As the plane taxied into takeoff position, the judge began to think about lawsuits. This, of course, was not an unusual use of his time, especially since the flight was taking him to a meeting of the Mass Torts Litigation Committee.
Sponsored by the federally supported State Justice Institute, this group - too loosely assembled to be called an organization - meets three or four times a year and gives the 20 state trial judges who belong an opportunity to discuss problems and compare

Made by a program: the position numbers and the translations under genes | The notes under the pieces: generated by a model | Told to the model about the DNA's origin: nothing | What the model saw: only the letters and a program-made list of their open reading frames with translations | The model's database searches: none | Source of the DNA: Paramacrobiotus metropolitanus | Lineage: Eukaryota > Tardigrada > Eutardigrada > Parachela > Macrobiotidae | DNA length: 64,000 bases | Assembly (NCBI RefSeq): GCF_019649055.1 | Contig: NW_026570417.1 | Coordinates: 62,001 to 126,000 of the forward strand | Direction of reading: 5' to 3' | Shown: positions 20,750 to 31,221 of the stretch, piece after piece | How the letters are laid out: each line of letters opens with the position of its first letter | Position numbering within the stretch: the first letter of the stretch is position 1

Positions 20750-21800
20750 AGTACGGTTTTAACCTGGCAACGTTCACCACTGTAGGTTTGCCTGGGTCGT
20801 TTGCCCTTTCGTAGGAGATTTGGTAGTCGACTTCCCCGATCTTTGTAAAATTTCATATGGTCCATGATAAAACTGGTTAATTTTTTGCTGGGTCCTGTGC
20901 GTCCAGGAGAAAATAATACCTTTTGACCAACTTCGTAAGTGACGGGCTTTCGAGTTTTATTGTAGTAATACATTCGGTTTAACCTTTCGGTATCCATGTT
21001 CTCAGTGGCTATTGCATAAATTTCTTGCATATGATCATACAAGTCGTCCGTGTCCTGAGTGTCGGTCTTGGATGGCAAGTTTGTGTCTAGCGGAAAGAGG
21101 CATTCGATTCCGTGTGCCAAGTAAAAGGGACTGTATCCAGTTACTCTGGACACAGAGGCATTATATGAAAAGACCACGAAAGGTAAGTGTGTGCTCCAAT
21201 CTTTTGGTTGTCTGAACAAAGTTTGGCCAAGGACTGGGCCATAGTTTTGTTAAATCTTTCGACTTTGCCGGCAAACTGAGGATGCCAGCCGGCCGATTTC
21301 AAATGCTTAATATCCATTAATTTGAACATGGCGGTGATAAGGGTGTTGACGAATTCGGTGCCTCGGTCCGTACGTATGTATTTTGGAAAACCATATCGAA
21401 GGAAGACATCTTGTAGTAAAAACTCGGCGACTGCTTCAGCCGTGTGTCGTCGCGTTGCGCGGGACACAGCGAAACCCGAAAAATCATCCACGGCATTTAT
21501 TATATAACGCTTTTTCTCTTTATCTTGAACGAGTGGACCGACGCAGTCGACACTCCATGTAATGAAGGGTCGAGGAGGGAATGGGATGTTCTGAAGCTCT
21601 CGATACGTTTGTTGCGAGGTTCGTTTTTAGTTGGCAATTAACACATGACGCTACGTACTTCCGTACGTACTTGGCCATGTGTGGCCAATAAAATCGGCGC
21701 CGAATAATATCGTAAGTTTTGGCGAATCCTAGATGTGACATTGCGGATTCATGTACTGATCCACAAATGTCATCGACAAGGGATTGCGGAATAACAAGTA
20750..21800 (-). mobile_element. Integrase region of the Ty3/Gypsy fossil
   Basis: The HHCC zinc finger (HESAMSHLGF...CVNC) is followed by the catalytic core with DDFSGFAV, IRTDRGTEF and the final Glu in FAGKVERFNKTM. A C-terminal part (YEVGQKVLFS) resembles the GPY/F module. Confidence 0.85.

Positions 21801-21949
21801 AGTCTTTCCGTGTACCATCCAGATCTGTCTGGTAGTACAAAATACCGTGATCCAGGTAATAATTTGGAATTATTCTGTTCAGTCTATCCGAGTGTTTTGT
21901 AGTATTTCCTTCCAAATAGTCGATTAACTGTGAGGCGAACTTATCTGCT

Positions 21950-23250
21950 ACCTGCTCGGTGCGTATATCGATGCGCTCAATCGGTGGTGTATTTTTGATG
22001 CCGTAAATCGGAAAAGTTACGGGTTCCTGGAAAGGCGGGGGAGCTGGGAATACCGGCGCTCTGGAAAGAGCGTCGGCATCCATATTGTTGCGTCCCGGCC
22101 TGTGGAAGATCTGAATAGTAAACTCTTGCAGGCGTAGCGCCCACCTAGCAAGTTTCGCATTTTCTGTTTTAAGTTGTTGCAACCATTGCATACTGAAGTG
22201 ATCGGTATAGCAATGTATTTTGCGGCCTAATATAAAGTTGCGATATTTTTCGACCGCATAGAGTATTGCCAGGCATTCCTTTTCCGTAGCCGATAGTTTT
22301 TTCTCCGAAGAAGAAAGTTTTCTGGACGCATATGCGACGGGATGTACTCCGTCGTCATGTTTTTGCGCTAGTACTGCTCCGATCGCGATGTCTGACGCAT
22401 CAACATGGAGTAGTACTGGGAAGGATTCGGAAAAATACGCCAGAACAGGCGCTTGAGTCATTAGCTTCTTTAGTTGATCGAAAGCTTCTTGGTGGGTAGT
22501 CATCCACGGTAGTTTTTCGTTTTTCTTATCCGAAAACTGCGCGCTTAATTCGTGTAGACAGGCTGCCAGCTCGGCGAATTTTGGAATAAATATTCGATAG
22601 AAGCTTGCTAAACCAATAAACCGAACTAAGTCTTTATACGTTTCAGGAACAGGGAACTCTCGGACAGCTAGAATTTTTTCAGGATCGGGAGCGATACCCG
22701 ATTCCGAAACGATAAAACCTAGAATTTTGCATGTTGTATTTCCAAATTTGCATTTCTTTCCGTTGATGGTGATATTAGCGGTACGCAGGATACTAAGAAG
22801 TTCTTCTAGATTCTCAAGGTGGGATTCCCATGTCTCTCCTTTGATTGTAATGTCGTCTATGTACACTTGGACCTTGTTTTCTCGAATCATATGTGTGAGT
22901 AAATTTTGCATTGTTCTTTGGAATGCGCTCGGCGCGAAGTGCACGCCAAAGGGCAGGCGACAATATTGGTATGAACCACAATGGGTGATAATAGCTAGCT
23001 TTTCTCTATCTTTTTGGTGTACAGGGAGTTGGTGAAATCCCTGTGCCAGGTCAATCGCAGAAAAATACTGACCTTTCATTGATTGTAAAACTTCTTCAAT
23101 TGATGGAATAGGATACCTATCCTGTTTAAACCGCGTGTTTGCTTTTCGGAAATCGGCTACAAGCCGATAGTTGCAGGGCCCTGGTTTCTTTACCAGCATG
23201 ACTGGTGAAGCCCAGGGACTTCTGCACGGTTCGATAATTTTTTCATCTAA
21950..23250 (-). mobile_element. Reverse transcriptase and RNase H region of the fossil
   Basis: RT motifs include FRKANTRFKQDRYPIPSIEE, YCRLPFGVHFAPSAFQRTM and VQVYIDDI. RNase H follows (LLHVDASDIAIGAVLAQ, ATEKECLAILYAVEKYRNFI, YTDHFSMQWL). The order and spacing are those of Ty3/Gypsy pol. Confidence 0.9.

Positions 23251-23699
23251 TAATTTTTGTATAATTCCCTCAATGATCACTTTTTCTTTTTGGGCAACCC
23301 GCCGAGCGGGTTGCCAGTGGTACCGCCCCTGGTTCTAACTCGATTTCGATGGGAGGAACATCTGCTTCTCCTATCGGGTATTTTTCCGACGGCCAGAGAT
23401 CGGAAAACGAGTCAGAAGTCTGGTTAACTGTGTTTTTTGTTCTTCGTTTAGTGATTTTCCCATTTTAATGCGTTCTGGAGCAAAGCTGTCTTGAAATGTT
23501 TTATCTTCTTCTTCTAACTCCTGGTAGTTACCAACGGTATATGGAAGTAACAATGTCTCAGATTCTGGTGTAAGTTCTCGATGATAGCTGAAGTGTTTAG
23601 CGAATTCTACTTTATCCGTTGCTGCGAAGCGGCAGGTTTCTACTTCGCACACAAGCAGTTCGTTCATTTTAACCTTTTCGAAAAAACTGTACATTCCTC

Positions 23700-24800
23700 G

solutions. Federal judges regularly assemble for this purpose; they even have a well-funded Federal Judicial Center to coordinate research, training, and informational convocations. State judges, by contrast, have no organization - not even a format - that permit judges from, say, Massachusetts to exchange thoughts with judges from the West Coast on difficulties they all share. The National Judicial College offers superb topical instruction, but it was not designed to stimulate unified approaches to collective problems. The same is true of the superbly organized National Center for State Courts. The Mass Torts Litigation Committee started in 1990 as the Asbestos Litigation Committee. The lump of lawsuits spawned by the long-term effects of industrial and commercial asbestos is still far from dissolution, and the spectrum of broad-gauge litigation has expanded beyond the courts' ability to service it fairly and efficiently. A "tort" is wrongful conduct that harms someone - negligently causing an injury, for instance, or marketing a harmful product. A "mass" tort is wrongful conduct that harms large numbers of people through contact with a particular product: lead paint, silicone, or tobacco. A useful paradigm? The characteristic of a "mass tort" is that, although each injured person's story is of course in some ways unique, all individuals share a common experience: contact with or use of the substance that is said to have caused the injury. As the judge was painfully aware, litigation involving any such collection of claims strains the judicial system terribly. Besides his regular general docket of 750 cases, he was responsible for all the 650 asbestos-related suits in his state; another judge managed the silicone-implant litigation. The "tobacco" suits did not yet require special handling because, so far, not many had come to actual trial. Indeed, few had even been filed, a recognition by the lawyers, perhaps, that so far, nationwide, plaintiffs had generally fared poorly. Lead-paint poisoning, oddly enough, did not afflict the courts the way the other mass torts did. …